As previously mentioned, the Southern Mainline is a major freight route as well as a route for passenger services. Having used West Brompton station frequently, I can attest to how often these massive freight trains rumble through.
There is one particular type of freight that travels along the line which may give the planners pause before giving Chelsea permission to build a stadium over the top of it — nuclear waste.
Trains operated by Direct Rail Services carry nuclear waste on the Southern Mainline, from the defueling work at the Dungeness B nuclear power station in Kent, through west London to Willesden Junction, and then onwards to wherever the hell it goes.
In 2006, Greenpeace published a schedule of these “nuclear trains” — if the same schedule remains in place, the trains rumble through West Brompton at 7.15pm on Monday, Wednesday or Thursday evenings. You don’t have to be Frederick Forsyth to envisage the potential — however microscopic — for Europa League nights Chez Roman to suddenly become a lot more interesting.
Trying to establish whether these trains still run, and whether there is any serious risk here, is pretty hard — after all, the schedule is supposed to be a secret.
I checked in with David Polden, an anti-nuclear campaigner who follows nuclear train issues closely, and he confirmed that the trains do indeed still run, and will continue to do so until Dungeness B is shut down (initial target date 2008, latest target date 2028).
The risk from these trains is threefold: fire, radiation leaks and terrorism.
According to Polden, the design of the decking above the railway — with an opening at one side, rather than a standard tunnel — reduces the risk of an intense fire that would burn above the 800 degrees C that the nuclear “flasks” carrying the spent fuel rods are tested to withstand (an oil fire in a standard tunnel can burn at 2000 degrees C). The risk from radiation is insignificant from passing trains — this is only a problem when nuclear trains, which leak continuously, spend time in sidings.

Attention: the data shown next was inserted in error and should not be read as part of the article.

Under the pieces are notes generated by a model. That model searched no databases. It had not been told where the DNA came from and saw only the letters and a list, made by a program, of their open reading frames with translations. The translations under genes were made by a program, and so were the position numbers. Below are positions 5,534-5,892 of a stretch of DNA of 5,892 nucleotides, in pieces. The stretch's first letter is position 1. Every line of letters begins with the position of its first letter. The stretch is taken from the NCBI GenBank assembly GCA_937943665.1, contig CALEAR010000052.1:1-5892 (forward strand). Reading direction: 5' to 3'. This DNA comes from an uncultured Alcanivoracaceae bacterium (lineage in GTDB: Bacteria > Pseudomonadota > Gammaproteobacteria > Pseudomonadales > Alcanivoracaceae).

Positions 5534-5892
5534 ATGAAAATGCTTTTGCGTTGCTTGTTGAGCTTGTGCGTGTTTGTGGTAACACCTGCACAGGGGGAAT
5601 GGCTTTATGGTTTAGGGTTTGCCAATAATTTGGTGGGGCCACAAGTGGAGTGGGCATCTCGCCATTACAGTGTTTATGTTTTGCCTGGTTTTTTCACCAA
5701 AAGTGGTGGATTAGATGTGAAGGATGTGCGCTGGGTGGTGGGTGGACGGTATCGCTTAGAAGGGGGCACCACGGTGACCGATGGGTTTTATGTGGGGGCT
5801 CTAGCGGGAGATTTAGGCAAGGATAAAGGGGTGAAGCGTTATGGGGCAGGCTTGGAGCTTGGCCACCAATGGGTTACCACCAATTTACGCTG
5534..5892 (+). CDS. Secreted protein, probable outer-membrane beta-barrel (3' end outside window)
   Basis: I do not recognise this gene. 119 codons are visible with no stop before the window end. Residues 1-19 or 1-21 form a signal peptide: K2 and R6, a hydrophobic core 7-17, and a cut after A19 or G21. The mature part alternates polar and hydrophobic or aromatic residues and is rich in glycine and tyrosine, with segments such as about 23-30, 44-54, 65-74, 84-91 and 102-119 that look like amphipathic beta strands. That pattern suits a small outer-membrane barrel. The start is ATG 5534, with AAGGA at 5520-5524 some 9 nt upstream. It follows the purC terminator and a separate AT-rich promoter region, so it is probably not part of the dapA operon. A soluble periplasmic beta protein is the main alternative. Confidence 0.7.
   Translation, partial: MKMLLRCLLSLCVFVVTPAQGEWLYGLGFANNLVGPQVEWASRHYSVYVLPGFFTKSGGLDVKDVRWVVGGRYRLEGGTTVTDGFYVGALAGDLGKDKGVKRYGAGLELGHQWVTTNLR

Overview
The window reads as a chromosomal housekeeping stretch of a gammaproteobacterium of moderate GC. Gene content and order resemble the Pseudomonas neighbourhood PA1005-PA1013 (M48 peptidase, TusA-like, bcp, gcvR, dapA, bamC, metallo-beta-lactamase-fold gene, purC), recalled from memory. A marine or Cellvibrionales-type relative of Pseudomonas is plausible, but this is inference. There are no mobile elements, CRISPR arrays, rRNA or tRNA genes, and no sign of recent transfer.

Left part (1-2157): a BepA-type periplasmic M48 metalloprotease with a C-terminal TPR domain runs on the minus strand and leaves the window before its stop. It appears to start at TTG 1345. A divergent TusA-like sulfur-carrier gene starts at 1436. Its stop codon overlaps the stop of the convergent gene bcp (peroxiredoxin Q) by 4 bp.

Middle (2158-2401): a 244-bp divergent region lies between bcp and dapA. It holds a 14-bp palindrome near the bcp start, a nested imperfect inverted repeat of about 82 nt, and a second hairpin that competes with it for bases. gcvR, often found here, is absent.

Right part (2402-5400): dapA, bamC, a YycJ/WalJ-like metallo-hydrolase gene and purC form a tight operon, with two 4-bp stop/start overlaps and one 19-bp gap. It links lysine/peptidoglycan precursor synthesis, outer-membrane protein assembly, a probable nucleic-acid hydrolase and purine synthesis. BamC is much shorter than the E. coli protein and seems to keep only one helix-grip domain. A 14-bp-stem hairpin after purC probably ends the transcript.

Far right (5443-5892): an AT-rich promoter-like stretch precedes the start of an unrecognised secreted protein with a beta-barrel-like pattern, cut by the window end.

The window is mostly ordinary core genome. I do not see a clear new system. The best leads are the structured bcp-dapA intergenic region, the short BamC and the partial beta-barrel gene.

However, concerns over terrorism have been considered in relation to sporting events in London. Trains carrying spent fuel from the Sizewell A nuclear station in Suffolk, which normally pass through the Olympic park, were stopped a month before the 2012 games, and for its duration, per Polden.
“Having nuclear trains running under a Chelsea grandstand would surely also constitute a tempting target for a terrorist wanting a high-publicity, perhaps high-casualty, target,” Polden said.
I contacted Direct Rail Services, which operates Britain’s nuclear trains. They said they had not yet been notified by Network Rail. In this type of situation, plans first have to be approved by Network Rail, and then train operators get the chance to raise concerns. Network Rail said it doesn’t anticipate any significant issues with operators. The Nuclear Decommissioning Authority — and this is a sentence I never envisaged writing as a football blogger — did not respond to requests to comment.
How real a problem is this? I have tried to contact various experts or organisations without success — funnily enough, when you ask people about this sort of thing, more likely than not they think you are nuts.
(Greenpeace, who published the original research, should have been the exception and have proven particularly frustrating to deal with — they have certainly lived up to their reputation as being more interested in celebrity campaigns than answering legitimate questions on environmental issues.)
Evidently, we are talking a tiny percentage of a tiny percentage in likelihood that anything goes wrong. The same trains have been running under Earls Court Two quite safely since it was constructed. Halting nuclear trains, if done from a security perspective, was just one of a number of elaborate security measures taken during the Olympics. Authorities also put surface-to-air missile on top of tower blocks in anticipation of… well, whatever crazy scenario they had gamed out as an excuse to show off their toys and reassure the public.
But, looking at things from another perspective, does running trains carrying nuclear waste under a 60,000 seater stadium seem like a remotely sensible idea?
If this all feels far-fetched, even running standard passenger trains through a tight space under a crowded stadium poses a risk.
The terrorist attacks targeting the Stade de France last year underscore the issue of stadium security. Any new development that creates a security issue of any kind, no matter how microscopic in likelihood and crazy sounding, will draw scrutiny from authorities in the current environment.